is RO worth it?

Wuss912(Sunnyvale, CA)March 28, 2005

i wanted to know if anyone thought RO was worth the trouble for growing hydroponically?

i know RO would help with having a minimall PPM at the onset. but would it affect PH at all?


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well do a test.try your water and if I remember correctly I believe the big blue jugs for water dispensers is ro"ed water.try that,4 or 5 dollars I think.Maybe someone else can get into more depth on this subject though.

    Bookmark   March 29, 2005 at 11:48PM
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well 30 bottles of RO or Distilled water at 99cents a gallon is just under 30 dollars before taxes. This is good for small amounts. I suggest installing your own. I plan to do so for the entire house what with all the threat of terrorists contaminating drinking water and all. It can be done for around 100 bucks before shipping if you look hard enough. try froogle.

Here is a link that might be useful: Another cheap alternative (i have no financial interest in any links i post Gardenweb Staffpeople)

    Bookmark   March 30, 2005 at 4:38PM
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Correct me if I'm wrong but for every 5-15 gal of RO water recovered 100 gal of water is processed. So it's not efficient in that sense.

Unless there is potentially dangerous contaminates in your source water; I don't see the need for RO water for hydroponics since your are going to add nitrates and calcium to your RO water that RO took out anyway.

    Bookmark   March 31, 2005 at 12:03AM
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Wuss912(Sunnyvale, CA)

i dont think RO is that wastefull of water...
i was just wondering if anyone thought it would help with the growing of plants.

    Bookmark   March 31, 2005 at 12:47AM
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hydro4me(z5 IN)

I agree with Hank, you will just be adding it all back in, calcium, iron, etc...Tap water works just fine for small scale hydro gardening. The problem in treated water is the chloromine and chlorine used to treat it at municipal facilities. I just use water from the tub to fill my systems. The pH runs alkaline, so I have to bring it down to 6.0-7.0 with acid or lemon juice. RO systems are a big initial investment, then you have to replace filters and membranes when the PPM's creep up again after filling up with sediments.

    Bookmark   April 1, 2005 at 12:51PM
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Please don't criticism is implied with my post. I respect all opinions or queries from our members equally. The use of RO water for hydro is only my limited opinion based on what I think I know of the subject. Thanks...Hank

    Bookmark   April 2, 2005 at 2:37AM
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A lot will depend on what the water is like to start with. in my area on wells the biggest impurities are magnesium and calcium which are just nutrients anyway. If you got a lot of plain salt you may need it. I have noticed garden and container plants here like my rain water better but that may be due to more carbon oxygen and nitrogen being in it. If the water is so hard you don't have room for nutrients you may need to treat. sometimes adjusting ph with hcl and filtering can remove some impurities. Boiling briefly and allowing to cool may also sludge out some impurities.RO is overhyped by promoters it does waste tremendous amounts of flush water and in the end is less effective and just as costly as distillation in most situations. here is the rub with ro it works great when filters are new but as filters age it gets less and less effective so you really need to moniter with tds meter and pick a threshold of filth to replace filters at. If you have organic pollutants such as petrochemical or pesticide residues activated charcoal is about the best filter and is included in most ro paks. For drinking water distillation is really best as it delivers clean water every time irregardless of maintenance. If maintenance is neglected it quits working but it is much less likely to deliver partially purified water.If you are on municipal water most systems will give you a free analysis of content, that is as tested at water works prior to exposure to the distribution network. Most chlorine will gas out if you just draw the water a day or 2 before using it and you don't want to use it cold generally anyway so it works out fine.Chlorine by the way is a required trace nutient for plants. Another option much cheaper than ro is to capture rain water it is usually plenty good for plants.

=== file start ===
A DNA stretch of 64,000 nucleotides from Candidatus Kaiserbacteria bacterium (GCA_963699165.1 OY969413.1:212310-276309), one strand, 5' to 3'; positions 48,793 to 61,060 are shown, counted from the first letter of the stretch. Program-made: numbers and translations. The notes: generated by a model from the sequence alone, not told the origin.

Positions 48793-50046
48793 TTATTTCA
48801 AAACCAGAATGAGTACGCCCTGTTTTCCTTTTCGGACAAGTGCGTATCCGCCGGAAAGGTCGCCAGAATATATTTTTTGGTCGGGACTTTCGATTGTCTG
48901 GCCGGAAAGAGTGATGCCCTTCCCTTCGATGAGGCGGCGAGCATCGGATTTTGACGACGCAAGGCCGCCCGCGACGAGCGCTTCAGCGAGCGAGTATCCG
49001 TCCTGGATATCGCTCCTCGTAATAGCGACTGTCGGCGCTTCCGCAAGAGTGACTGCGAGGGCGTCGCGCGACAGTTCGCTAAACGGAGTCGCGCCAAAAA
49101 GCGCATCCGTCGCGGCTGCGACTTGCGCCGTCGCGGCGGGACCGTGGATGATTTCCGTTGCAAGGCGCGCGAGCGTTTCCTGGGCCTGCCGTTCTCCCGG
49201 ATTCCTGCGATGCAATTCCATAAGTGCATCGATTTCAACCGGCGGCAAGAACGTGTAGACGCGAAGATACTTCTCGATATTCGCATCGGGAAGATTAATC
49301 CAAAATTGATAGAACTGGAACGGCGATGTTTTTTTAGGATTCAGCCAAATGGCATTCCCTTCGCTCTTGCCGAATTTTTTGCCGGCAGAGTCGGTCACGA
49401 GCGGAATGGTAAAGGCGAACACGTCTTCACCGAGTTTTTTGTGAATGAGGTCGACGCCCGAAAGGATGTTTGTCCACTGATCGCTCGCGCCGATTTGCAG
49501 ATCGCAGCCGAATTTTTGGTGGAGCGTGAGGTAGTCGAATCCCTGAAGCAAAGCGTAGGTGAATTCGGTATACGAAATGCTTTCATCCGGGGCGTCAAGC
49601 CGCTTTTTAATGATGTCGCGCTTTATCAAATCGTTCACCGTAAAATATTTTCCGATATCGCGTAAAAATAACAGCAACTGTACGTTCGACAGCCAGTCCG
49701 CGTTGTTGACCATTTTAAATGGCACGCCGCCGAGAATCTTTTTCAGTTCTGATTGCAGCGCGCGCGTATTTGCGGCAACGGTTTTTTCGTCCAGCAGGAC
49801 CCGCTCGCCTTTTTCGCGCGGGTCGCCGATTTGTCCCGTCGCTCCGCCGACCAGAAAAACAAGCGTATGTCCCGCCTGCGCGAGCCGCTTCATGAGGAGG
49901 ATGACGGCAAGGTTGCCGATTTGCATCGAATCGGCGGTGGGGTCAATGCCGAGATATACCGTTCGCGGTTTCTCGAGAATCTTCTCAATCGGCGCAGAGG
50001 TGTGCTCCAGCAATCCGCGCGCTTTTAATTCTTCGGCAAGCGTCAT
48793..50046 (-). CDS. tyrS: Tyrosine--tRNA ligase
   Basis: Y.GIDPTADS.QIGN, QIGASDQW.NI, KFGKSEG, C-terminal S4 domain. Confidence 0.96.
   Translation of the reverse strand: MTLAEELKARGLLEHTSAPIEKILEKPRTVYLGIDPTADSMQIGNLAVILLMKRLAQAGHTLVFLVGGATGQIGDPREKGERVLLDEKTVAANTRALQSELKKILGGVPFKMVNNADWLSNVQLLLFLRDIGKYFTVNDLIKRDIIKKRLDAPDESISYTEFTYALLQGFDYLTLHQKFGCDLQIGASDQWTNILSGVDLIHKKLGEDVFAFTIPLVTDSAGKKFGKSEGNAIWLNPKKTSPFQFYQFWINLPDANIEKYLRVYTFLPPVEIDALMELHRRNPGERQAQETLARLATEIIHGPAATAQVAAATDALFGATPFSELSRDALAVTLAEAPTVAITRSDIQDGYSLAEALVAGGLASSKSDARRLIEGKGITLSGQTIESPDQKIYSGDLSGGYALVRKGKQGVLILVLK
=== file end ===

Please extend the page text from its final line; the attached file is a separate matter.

Bookmark   April 8, 2005 at 3:34PM
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forgot to adress ph purifying will bring ph to about 7 both ro and distillation. rain water may vary but due to disolved gases should be slightly acidic as comapred to purified water so again it depends on what you start with if it would change ph.

    Bookmark   April 8, 2005 at 5:02PM
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